In 1939 African-American singer Marian Anderson (1897-1993) an internationally recognized singer was refused permission by the Daughters of the Revolution to perform in front of an integrated audience in Constitution Hall, in Washington DC. She was denied permission on grounds of being black. The city was a segregated city and Anderson’s treatment resulted in thousands of members of the Daughters of the Revolution, including Eleanor Roosevelt resigning from the organization.
The National Civil Rights Museum in Memphis, I noted the following posters in images in the National Civil Rights Museum in Memphis that were responses to civil rights calls for integration:
“Governor Faubius please save our Christian America”
“Save our Constitution”
“Mixing Race is Communism”
Stores that allowed integration saw protesters with placards warning white customers about “race mixing” going on in the such business establishments.
I did not know that the Armed Forces rejected blood donations from Black soldiers and when they later did, they kept them in segregated storage facilities! I also did not know that there were “reverse freedom rides” where southern white groups sent black citizens who were unemployed or in jail to Northern cities to test the seriousness of their support for the rights of African Americans!
After the Museum we drove out to meet with Reverend Samuel “Billy” Kyles of the Monumental Baptist Church in Memphis who was one of the three Reverends at the balcony of Lorraine Motel when MLK Jr was assassinated on April 4,1968 (the other two were Martin Luther King himself, and Rev. Abernathy, both deceased). Rev Kyles shared with the group the events as they unfolded on that fateful day. His eyewitness account was touching and he his idea that he had to be there to give witness to the event. Witnessing is what completes death on the cross and he had to witness his friend’s martyrdom. Incidentally, King was on his way to Rev. Kyle’s home for dinner. He also reflected on Martin Luther King’s “I have been to the mountaintop” speech the previous day in Memphis, and how no one knew that this was going to be his last public address where King shared the news that he might not make it to the end of the civil rights movement. I was also touched by his assertion that throughout the civil rights movement he never took things personally, that is, he did not allow events to get the better of him and cause him to hate his opponents. He also shared instances of poignant reconciliation with white neighbors and even strangers in the years following integration. Probably, nearly 80 years in age, Rev. Kyle continues to work as a full time pastor at Monumental Baptist church.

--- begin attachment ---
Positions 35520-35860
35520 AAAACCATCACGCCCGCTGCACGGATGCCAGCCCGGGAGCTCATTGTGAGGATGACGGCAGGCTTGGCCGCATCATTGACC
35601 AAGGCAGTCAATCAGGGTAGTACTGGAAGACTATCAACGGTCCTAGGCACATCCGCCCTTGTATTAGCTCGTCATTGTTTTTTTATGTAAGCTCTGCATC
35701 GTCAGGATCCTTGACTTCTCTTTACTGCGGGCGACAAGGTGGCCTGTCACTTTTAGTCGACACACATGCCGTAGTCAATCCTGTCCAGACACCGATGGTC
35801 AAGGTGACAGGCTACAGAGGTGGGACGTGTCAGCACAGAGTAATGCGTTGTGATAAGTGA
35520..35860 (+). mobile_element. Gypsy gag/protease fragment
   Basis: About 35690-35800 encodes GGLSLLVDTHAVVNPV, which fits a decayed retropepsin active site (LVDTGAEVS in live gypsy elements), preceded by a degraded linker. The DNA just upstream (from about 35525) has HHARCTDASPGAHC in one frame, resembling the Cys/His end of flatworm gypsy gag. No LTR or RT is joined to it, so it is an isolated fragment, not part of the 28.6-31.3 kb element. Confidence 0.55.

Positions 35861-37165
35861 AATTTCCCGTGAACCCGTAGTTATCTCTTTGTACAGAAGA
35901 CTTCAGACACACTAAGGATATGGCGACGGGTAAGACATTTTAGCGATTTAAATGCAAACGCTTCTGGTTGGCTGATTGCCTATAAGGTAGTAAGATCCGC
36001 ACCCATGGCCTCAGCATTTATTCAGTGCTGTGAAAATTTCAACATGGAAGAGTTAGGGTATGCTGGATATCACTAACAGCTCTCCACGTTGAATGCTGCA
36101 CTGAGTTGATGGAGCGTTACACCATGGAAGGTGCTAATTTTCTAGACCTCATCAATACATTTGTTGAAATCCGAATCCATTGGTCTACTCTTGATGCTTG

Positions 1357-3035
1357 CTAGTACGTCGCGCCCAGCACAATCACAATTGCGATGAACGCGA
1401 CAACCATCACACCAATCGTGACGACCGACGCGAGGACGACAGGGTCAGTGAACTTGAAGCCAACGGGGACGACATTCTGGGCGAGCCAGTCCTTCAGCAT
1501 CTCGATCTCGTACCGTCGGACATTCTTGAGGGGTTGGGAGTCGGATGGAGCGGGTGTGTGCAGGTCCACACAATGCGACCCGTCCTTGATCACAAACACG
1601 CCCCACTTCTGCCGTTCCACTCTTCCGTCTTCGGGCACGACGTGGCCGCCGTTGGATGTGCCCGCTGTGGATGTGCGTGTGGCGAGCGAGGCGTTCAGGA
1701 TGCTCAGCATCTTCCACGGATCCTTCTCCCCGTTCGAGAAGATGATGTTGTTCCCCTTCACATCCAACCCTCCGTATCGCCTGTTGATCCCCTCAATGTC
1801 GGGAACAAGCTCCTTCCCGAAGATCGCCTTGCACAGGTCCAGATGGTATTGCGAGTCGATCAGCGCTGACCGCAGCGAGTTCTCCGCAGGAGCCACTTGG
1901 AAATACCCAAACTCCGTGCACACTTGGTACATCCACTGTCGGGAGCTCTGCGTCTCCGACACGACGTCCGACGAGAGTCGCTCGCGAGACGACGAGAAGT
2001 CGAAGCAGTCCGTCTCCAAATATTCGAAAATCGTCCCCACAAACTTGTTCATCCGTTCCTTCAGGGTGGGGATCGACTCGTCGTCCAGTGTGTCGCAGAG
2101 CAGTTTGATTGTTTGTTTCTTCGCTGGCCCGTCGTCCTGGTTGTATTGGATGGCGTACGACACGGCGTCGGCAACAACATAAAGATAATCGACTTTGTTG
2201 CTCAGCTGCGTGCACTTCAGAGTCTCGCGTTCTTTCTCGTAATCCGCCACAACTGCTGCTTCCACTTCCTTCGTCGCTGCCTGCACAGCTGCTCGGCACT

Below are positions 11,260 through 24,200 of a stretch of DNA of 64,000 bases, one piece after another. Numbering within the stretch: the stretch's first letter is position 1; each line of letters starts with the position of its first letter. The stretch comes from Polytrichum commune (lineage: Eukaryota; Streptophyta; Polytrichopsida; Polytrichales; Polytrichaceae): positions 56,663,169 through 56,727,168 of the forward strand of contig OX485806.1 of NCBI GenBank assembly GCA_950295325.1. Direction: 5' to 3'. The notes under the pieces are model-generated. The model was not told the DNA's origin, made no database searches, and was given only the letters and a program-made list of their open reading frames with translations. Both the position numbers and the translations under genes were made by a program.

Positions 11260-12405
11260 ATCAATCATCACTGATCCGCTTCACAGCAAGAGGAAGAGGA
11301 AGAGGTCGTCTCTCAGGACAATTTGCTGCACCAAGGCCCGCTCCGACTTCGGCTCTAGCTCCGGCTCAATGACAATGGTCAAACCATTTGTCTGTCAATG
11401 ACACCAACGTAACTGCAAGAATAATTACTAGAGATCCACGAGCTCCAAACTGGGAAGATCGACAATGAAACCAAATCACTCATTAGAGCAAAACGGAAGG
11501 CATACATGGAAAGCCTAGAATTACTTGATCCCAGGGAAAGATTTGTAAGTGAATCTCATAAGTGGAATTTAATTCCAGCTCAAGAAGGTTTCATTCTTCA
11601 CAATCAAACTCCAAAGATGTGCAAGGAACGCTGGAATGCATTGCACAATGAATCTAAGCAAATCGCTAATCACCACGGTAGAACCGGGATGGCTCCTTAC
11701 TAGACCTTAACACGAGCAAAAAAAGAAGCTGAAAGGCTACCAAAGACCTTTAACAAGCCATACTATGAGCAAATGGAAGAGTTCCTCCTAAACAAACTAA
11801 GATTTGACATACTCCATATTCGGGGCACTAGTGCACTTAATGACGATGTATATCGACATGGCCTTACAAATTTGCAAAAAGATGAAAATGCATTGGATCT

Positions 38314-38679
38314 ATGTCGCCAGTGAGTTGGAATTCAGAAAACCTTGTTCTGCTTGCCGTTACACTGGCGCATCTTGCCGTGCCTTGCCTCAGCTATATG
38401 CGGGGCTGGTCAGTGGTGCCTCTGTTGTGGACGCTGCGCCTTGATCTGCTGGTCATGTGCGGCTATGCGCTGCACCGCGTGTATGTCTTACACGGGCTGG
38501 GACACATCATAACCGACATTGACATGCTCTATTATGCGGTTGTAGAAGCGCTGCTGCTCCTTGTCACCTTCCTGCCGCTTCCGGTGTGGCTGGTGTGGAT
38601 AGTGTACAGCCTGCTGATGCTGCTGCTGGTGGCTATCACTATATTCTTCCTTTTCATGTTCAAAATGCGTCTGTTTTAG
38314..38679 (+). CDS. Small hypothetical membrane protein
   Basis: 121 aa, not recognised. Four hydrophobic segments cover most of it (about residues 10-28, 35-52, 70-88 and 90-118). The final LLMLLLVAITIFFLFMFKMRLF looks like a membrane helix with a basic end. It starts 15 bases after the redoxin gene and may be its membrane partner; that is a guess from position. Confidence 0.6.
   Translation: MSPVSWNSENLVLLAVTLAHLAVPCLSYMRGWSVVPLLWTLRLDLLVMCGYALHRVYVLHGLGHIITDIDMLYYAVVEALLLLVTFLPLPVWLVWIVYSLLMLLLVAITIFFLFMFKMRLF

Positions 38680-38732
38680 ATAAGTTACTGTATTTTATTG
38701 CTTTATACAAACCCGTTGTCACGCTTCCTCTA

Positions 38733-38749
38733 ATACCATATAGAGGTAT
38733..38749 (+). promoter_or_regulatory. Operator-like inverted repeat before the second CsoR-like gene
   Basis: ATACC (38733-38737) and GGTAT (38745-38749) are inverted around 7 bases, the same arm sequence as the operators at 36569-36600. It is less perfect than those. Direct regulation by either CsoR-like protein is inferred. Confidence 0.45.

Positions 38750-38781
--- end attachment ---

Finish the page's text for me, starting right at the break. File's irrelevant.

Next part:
We also watched three documentaries—one on the role of children in the civil rights protest marches in Birmingham called “The Children’s March.” I learned about the critical and enthusiastic role played by children and the contributions of organizers like James Bevel. The second documentary, “At the River I stand,” which was about the protests of the Memphis sanitation workers. Finally, “Respect Yourself: The STAX Records Story,” gave a wonderful account of the development of soul music tradition through STAX, a Memphis based independent music production company. I learned about the music of various artists like Rufus Thomas, Carla Thomas, Estelle Axton, and Isaac Hayes.
Most of us are dead beat and will probably sleep almost immediately when we hit our beds. Tomorrow we leave for Little Rock, Arkansas.
LITTLE ROCK, ARKANSAS, 1957, 18 June 2011
Little Rock in Arkansas was the site of a courageous movement to integrate schools in that state. 9 young men and women decided to study in the all-white Central High in Little Rock, AK. Horrified, indignant, and shocked at this demand for equality of access to education, white crowds gathered, rioted, and badgered these 9 students. Placards displaced messages that called for the preservation of Christian faith through segregation, decrying racial “mixing” and so on. Such a sentiment might seem anachronistic to most of us, and I wondered at the source of such a sentiment. I don’t have any answers….but perhaps somewhere deep down in their hearts, the men and women who made up these mobs, perhaps realized that their worlds were coming to an end. They—the (im)moral world order on which it was based—segregation—the heart of their world was being dismantled—and along with it a panoply of legal rules, local customs, and all its pathological practices (the KKK, separate places for consumption of food, travel, and even worshipping God)…This perhaps does not really explain it all…and all this continues to baffle me…Segregation is certainly a pathological condition, it would seem to me…and it afflicted communities in the South as well as in the North. I guess, they were struggling with the question of diversity…and I wonder how will all this go down as the country and the world continues to diversify…will we succeed in becoming more inclusive…?